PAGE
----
The cello opens the sonata with a descending figure more proper to the horn, after which the piano introduces the first subject, which is then passed to the cello. There is a brief transition to the second subject, entrusted to the cello and unexpectedly touching on the distant key of E minor. The material is developed in a central section, before returning, with the necessary adjustments, in recapitulation. There is a brief slow
F minor introduction to the final F major Rondo, in which the cello answers the piano in the principal theme, which provides a framework for intervening episodes.
In 1796 Beethoven had set out on a concert tour, following a route similar to that taken less profitably by Mozart in 1789, passing through Prague, Dresden and Leipzig on the way to Berlin. Court concerts at Potsdam since 1787 had been in the hands of the cellist Jean-Pierre Duport, teacher to the cello-playing Friedrich Wilhelm II, nephew of Frederick the Great. It was presumably with Duport that Beethoven played there his two new cello sonatas, to be rewarded by the King with a golden snuff-box filled with Louis dor. The sonatas were published in 1797 with a dedication to the King.
The first of the pair, the Sonata in F major, Op. 5, No. 1, follows developing practice in allowing both instruments an equal share of the musical material. The first movement starts with a meditative slow introduction of varied intensity. The first theme of the following Allegro is given to the piano, before being taken up by the cello. The second subject passes through new keys before allowing the piano a passage of virtuoso display in a movement of prolific melodic invention. The central development opens with the return of the first theme, in A major and then in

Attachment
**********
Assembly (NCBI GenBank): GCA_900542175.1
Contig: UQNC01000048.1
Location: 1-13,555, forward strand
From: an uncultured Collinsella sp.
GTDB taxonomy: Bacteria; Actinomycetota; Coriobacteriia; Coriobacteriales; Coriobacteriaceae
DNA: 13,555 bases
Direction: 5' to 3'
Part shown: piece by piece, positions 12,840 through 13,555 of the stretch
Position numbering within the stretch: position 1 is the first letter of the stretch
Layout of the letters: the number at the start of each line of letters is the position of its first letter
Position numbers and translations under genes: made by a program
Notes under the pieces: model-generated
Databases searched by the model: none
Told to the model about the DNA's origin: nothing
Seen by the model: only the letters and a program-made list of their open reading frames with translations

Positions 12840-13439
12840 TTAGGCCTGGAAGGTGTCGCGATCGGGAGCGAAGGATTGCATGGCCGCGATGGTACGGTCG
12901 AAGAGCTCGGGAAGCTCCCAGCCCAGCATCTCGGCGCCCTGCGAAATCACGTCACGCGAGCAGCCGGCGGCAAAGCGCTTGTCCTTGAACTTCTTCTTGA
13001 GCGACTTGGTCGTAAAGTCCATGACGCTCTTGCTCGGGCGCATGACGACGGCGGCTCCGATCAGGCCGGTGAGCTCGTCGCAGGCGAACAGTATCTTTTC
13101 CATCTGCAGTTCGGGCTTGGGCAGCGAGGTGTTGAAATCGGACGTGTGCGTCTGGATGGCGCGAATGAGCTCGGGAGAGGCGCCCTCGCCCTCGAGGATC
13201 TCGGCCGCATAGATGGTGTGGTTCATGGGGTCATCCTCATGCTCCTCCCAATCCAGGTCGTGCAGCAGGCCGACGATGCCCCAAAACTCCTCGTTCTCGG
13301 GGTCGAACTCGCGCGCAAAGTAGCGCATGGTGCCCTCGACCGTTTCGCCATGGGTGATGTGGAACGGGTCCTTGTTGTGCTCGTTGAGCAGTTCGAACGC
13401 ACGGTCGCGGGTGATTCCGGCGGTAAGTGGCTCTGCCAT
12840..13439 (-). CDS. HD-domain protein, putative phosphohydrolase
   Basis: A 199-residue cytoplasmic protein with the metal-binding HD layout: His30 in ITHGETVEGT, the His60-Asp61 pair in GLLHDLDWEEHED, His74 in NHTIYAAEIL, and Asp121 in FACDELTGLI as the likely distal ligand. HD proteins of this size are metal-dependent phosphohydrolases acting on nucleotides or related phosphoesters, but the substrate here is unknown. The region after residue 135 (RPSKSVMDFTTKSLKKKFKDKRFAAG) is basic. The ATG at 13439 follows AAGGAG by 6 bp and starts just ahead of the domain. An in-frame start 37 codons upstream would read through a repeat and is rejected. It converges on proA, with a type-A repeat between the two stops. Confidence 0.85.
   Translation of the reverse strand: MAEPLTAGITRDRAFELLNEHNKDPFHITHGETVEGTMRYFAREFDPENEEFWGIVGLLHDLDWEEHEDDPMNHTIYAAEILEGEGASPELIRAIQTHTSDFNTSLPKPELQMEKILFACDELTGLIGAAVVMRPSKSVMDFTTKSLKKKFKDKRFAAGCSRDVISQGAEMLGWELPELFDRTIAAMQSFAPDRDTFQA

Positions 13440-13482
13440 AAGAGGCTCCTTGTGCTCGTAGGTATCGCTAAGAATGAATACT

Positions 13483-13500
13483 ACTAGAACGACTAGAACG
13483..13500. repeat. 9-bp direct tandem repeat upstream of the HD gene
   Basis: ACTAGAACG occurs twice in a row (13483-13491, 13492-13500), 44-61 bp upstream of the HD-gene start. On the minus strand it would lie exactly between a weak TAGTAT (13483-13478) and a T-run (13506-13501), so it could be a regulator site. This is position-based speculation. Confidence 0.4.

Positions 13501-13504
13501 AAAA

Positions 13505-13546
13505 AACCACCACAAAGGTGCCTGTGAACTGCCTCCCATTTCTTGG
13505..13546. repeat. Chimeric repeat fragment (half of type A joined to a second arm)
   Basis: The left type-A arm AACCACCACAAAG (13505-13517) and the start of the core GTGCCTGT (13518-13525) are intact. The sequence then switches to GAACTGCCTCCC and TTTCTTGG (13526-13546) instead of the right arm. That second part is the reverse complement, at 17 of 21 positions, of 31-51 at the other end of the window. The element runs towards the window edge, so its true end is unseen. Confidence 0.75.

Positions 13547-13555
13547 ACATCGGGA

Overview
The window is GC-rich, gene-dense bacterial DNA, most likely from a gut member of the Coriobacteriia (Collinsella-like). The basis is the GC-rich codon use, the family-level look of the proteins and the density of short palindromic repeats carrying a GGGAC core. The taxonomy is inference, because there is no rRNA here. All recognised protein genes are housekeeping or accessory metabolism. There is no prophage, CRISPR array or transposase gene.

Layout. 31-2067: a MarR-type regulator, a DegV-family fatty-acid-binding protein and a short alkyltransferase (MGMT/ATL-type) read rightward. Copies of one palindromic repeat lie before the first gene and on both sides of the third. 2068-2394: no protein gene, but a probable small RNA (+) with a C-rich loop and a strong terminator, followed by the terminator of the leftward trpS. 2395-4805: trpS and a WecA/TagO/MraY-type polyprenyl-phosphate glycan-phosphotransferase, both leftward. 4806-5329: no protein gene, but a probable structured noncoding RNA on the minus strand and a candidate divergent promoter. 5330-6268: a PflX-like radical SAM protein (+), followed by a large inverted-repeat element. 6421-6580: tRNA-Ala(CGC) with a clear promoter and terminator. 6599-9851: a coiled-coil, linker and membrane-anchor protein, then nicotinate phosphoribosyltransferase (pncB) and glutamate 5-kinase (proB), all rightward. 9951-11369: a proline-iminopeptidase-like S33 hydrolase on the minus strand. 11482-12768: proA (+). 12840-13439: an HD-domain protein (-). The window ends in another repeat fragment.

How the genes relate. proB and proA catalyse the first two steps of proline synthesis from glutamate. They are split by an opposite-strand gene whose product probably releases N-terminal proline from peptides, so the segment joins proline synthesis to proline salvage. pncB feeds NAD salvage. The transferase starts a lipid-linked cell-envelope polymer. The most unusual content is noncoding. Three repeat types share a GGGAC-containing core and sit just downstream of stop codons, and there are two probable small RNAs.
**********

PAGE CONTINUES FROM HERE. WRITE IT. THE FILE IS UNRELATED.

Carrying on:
D minor, before other harmonic possibilities are explored. The recapitulation then brings the expected return to the home key and ends with a short Adagio passage, and a quasi-cadenza, marked Presto, before the brilliant conclusion. The cello opens the second of the two movements, closely followed in canonic imitation by the piano. Here again the concertante element prevails, with an infectiously rhythmic B flat minor central episode in which the plucked notes of the cello accompany the piano. Momentary relaxation of mood gives way to a passage of brilliant display before the tonic chord is finally and emphatically established.
Mozarts German opera Die Zauberflöte (The Magic Flute) had first been staged in Vienna in the autumn of 1791 but only in 1801 was it taken into the repertoire of the Court Opera. The duet Bei Männern welche Liebe fühlen (With men who feel love) had proved a show-stopper from the first and here provides the theme for Beethovens 1801 Variations, WoO 46. They include a moving fourth variation in E flat minor and a livelier fifth version, before the sixth Adagio and the cheerful final variation, with its coda initially in C minor, a prelude to the return of the theme.
The Sonata in G minor, Op. 5, No. 2, again has only two movements. An extended Adagio introduction, by turns dramatic and lyrical, breaks off, to be followed by an Allegro in which the two instruments share the opening theme, while the piano introduces the second subject. The development starts in C minor, a key suggested at the opening of the Allegro, and here, as throughout, there is ample chance for display, particularly in the piano-writing, reflecting the composers ability as a performer. The exposition is repeated, as are the development and recapitulation, before the dramatic final section. In the final Rondo the piano presents the main theme, the cello coming into its own with its version of the first episode and then with the main theme. The heart of the movement is in
C major, but the key of G major is finally established in music of varying mood that has allowed both players a chance to show technical brilliance.